Prince Charles and Camilla, Duchess of Cornwall, will visit the U.S. from March 17-20 for the 800th anniversary of the Magna Carta, the foundation of Britain’s and America’s laws.
The Prince of Wales will make his first-ever visit to the National Archives to see America’s only original Magna Carta — whose principles are embodied in the Declaration of Independence, Constitution, and Bill of Rights — and view those documents, termed America’s “Charters of Freedom”.
One of the most important legal documents in the history of democracy, the Magna Carta (“Great Charter”) was created and signed in 1215, and confirmed several times. The National Archives’ 1297 Magna Carta is one of 17 total originals still in existence.
The 1297 Magna Carta is on loan indefinitely from billionaire philanthropist David Rubenstein, and is installed in the Archives’ “Records of Rights” permanent exhibition in the new gallery named for him.
In addition to visiting the National Archives during their Washington, D.C. stop March 17-19, the Royal Highnesses will also commemorate President Abraham Lincoln as well as President George Washington, by visiting his estate Mount Vernon, just outside D.C.
The Prince and the Duchess will commemorate the 150th anniversary of the end of the Civil War, and of Lincoln’s assassination, by visiting “The Soldiers’ Home” on the grounds of the Lincoln Cottage, where he developed the Emancipation Proclamation.
“President Lincoln’s Cottage may be the single most fascinating look at a President’s life in Washington,” raves “Washingtonian” Magazine, that ranked it 8th in this month’s cover story “The Great Washington, D.C. Bucket List”.
The Gothic-Revival “Soldiers’ Home”, established in 1851, is America’s oldest veterans’ retirement home. There, the British royal couple will meet veterans from the Army, Navy, Air Force, Marines, and Coastguard.
The Duchess will attend a meeting of D.C.’s Sexual Assault Response Team (S.A.R.T.), a coalition of 12 public and private community agencies working together to serve victims of sexual assault and to teach ways of preventing sexual assault.
On March 20, their Royal Highnesses will go to Louisville, Kentucky, where they will focus on issues of health, clean air, and the connection between farming and food, according to a statement on the Prince of Wales’ official website.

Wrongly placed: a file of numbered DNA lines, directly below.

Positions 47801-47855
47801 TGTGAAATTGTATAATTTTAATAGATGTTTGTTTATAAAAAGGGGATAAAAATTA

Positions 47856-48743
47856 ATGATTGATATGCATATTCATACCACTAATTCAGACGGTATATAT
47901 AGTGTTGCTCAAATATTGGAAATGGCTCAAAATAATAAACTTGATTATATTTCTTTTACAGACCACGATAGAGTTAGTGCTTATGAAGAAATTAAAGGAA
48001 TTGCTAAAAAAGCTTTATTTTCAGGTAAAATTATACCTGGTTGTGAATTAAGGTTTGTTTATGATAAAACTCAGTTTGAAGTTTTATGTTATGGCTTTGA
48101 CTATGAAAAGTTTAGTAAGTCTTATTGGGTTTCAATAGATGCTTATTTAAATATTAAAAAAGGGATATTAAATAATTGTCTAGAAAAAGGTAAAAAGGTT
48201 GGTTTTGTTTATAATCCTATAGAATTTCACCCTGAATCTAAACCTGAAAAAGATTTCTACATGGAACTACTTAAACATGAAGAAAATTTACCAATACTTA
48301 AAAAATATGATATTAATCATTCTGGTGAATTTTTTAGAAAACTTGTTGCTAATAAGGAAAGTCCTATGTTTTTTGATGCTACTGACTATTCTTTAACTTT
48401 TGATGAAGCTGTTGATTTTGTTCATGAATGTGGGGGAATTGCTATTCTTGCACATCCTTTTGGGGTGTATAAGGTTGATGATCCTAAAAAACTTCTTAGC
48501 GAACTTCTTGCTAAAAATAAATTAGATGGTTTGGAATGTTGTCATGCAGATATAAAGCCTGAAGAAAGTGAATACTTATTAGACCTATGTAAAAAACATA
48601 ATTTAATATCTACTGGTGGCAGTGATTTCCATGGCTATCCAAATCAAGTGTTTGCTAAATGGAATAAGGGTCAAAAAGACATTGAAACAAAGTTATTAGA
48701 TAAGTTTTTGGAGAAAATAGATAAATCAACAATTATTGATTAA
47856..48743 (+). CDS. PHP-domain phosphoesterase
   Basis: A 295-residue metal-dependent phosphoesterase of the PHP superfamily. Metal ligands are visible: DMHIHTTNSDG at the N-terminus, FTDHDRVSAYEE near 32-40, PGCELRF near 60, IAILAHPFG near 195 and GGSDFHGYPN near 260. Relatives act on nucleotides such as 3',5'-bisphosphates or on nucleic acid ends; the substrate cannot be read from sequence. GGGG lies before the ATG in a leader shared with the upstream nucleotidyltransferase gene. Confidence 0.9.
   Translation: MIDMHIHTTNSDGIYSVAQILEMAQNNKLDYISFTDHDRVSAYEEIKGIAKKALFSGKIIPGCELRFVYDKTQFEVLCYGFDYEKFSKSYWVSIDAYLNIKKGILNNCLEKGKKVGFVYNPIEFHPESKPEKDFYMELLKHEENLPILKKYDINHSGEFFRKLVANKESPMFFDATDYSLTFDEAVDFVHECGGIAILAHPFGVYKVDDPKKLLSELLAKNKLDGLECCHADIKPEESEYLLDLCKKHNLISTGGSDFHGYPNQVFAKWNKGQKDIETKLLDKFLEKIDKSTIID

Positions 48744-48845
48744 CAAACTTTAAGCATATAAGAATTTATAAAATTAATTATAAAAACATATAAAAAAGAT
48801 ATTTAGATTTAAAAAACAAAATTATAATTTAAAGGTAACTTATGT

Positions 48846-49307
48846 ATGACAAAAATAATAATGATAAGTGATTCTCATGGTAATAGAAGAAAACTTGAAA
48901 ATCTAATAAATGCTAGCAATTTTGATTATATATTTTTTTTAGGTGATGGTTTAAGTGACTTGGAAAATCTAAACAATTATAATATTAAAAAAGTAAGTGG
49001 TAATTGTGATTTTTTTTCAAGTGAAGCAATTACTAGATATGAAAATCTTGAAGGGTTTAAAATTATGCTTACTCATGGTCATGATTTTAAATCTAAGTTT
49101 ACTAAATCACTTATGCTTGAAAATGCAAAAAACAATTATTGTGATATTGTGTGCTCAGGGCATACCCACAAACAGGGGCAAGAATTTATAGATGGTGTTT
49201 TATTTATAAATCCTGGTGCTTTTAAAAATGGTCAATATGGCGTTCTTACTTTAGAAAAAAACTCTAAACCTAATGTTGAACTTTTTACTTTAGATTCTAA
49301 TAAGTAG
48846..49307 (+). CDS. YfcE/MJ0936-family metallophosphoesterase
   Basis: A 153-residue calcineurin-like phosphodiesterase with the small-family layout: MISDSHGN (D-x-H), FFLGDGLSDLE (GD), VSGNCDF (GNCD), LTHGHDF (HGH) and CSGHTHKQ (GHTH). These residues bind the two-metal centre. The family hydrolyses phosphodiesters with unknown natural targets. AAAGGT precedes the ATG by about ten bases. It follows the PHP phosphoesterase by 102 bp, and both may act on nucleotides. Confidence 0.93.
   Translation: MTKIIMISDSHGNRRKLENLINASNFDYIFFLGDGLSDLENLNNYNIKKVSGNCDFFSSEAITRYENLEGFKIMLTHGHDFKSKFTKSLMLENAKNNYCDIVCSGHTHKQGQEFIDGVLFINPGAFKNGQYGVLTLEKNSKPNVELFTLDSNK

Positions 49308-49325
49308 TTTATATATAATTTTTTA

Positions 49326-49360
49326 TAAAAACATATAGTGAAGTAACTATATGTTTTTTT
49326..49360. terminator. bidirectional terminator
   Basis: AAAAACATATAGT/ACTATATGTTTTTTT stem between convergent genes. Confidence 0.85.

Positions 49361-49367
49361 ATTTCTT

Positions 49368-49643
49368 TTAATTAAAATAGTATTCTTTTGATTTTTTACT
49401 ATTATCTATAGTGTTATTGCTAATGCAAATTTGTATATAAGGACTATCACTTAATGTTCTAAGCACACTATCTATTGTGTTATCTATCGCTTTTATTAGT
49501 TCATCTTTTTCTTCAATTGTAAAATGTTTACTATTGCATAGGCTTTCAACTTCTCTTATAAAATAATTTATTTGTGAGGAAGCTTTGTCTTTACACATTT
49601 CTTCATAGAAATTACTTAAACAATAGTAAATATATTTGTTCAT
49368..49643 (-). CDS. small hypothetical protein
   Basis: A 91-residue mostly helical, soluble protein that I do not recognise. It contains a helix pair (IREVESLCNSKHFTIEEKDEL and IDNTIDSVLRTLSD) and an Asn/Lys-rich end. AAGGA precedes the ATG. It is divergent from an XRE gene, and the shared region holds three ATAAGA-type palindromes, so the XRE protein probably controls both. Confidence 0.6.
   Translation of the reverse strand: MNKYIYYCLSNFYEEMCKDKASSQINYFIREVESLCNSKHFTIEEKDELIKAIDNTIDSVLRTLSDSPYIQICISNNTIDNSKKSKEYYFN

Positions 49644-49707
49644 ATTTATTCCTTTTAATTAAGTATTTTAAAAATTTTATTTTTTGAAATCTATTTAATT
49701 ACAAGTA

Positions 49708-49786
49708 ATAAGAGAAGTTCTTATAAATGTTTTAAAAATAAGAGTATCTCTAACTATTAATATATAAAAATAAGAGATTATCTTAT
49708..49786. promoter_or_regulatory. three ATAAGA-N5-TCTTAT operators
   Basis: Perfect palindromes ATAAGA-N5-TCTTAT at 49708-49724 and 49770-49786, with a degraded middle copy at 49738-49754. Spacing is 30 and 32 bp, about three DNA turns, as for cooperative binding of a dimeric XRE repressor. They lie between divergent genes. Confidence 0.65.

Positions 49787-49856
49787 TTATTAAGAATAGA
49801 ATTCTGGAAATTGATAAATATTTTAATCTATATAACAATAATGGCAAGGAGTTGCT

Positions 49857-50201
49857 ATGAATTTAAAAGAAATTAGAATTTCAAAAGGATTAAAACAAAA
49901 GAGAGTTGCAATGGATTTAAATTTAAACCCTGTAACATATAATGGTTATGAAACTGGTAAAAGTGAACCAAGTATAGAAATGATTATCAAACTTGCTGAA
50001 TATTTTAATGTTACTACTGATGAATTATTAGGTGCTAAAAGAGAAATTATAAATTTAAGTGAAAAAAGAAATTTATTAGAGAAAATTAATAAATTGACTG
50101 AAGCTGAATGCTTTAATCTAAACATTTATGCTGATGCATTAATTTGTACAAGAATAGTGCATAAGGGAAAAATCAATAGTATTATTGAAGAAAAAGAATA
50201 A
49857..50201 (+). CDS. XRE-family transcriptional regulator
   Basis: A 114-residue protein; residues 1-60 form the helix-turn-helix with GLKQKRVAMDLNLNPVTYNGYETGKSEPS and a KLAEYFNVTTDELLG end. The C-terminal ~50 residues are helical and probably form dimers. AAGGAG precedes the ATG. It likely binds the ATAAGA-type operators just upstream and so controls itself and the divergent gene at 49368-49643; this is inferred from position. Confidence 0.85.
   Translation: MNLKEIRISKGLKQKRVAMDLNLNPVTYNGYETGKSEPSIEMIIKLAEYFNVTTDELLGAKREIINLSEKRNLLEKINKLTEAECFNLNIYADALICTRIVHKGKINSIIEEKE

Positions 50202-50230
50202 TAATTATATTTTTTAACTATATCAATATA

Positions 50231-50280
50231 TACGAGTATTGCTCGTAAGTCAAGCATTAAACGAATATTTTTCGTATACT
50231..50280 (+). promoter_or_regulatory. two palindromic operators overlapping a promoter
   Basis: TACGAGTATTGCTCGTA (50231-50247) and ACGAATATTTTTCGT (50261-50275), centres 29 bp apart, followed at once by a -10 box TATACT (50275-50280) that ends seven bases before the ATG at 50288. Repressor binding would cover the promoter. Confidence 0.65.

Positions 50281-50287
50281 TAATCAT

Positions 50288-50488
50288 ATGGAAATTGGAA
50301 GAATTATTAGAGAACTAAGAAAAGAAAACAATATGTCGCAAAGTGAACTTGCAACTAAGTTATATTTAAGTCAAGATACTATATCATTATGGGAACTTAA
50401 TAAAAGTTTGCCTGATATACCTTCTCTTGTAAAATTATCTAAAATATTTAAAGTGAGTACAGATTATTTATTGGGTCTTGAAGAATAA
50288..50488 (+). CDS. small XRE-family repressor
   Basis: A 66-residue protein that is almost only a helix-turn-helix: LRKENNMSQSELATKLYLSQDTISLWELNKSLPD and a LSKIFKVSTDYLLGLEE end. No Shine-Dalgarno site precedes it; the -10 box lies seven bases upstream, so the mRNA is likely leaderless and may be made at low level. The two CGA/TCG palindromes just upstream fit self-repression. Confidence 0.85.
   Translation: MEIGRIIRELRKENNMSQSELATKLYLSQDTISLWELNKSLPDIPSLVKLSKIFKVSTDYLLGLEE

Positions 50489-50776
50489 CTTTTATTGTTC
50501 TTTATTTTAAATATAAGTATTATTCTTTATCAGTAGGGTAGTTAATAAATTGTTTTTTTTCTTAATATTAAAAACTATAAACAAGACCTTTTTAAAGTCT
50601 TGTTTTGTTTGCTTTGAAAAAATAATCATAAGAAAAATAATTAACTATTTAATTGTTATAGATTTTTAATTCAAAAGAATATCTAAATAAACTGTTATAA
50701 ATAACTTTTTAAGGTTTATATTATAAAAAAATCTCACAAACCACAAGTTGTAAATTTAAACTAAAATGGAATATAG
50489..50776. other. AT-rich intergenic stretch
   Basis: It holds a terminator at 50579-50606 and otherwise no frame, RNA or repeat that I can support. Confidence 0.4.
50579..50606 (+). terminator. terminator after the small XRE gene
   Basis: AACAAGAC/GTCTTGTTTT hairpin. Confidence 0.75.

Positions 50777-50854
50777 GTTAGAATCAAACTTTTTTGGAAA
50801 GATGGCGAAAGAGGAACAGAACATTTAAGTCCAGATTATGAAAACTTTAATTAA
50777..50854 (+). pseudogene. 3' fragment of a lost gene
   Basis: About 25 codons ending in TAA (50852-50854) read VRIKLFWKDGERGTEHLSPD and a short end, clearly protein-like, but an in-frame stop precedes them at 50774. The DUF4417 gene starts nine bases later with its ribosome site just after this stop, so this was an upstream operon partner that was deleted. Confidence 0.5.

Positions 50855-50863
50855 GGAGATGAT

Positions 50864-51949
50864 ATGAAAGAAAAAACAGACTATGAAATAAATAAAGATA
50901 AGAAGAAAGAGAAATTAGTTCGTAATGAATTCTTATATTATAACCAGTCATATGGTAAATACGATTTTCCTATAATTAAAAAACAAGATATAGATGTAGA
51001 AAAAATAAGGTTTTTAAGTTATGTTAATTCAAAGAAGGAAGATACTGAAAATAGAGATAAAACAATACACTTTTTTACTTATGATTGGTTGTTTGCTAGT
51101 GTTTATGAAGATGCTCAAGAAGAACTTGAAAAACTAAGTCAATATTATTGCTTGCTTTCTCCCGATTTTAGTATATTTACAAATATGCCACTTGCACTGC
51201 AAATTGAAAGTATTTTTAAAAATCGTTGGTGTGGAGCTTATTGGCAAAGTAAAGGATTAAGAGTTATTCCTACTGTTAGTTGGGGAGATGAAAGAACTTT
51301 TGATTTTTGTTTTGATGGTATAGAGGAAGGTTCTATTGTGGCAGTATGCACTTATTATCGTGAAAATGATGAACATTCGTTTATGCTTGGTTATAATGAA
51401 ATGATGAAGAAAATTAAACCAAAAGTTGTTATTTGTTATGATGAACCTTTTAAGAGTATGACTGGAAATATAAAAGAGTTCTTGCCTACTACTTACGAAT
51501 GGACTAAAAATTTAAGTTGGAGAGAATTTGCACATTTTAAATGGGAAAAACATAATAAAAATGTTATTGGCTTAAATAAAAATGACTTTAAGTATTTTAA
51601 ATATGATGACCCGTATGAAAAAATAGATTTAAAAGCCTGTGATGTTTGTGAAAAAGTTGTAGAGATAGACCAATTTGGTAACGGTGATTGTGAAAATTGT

Even before the royal visit, the National Archives is honoring the Magna Carta’s 800th anniversary by loaning a related treasure — the Delaware ratification of the Bill of Rights — to the U.K. for the British Library’s landmark exhibition, “Magna Carta: Law, Liberty, Legacy” March 13-Sept. 1. It follows the evolution of the Magna Carta from a 1215 medieval peace treaty to an international symbol of freedom and fundamental rights.
The loan marks the first time this precious 1789 document will travel outside the U.S. The Delaware ratification of the Bill of Rights is one of the 14 original copies, and only 12 are known to survive.
In a similar tribute, Britain had loaned one of the four existing original copies of the 1215 Magna Carta (the Lincoln Cathedral Magna Carta) to the Library of Congress Nov. 7, 2014-Jan. 19, 2015 for its magnificent exhibit “Magna Carta: Muse and Mentor”.
Britain’s Princess Anne, Prince Charles’ sister, opened the rare display.
“The integrity of the rule of law has been very difficult to maintain,” noted Princess Anne, who cautioned that “we take for granted our freedom and liberty.”
Eight hundred years after “law of the land” was established by the Magna Carta, its many principles of trial by jury, due process, no taxation without representation, habeas corpus… remain crucial for life, liberty, and the pursuit of happiness in every democracy.